Take a look at the article in Savvy Mainline this summer regarding the Picket Post developer…said only 26 students would be added…where did he get that number?….no analysis. Just relying on TE being gullible.
    Let’s not forget the 91 carriage homes being squeezed in by the Friends/Reitcher tract.

    From our view point, it’s apparent the politicians (real estate lawyers, and others) and the developers just want to “shoe horn” as many houses they can get away with, with no concern regarding our kids being over crowed in our schools. The greed is palpable! (Analyze that)

  8. There are legitimate concerns about development and its impact on the TESD. However, the Planning Commission’s and Board of Supervisor’s decisions must be done based on facts and reasonable projections, not Ms. Humble’s unsupported assertions.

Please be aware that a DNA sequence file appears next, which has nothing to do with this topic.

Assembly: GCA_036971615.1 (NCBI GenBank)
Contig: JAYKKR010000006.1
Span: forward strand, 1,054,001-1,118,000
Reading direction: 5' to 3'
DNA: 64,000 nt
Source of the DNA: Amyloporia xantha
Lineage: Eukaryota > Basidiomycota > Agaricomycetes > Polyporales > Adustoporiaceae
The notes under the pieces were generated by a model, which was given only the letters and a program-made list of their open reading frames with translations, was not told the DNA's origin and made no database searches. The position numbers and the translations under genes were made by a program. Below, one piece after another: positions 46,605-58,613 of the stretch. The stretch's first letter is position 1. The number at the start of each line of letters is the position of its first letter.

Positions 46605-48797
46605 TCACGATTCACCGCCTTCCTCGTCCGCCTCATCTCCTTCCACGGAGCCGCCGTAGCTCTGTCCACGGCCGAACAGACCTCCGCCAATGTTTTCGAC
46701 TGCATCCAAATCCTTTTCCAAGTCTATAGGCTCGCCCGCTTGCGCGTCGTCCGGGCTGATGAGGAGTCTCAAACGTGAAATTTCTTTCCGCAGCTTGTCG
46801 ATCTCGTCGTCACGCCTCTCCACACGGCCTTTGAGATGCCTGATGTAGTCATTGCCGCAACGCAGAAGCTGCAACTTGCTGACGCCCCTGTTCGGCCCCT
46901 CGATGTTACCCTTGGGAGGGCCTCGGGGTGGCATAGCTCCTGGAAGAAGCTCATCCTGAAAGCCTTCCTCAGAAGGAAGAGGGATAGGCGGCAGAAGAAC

As for other residential developments, they will admittedly add students to the schools. Using the Parkview townhouses as an example, the idea that every student is additional is unsupported – I would guess some of those families either already lived in the District or if they moved into the District, many would have bought or rented elsewhere. Also, bear in mind the considerable School tax revenue – I’ve heard those townhouses average about $8000/year. Times 125 townhouses is about $1mm annually to the TESD.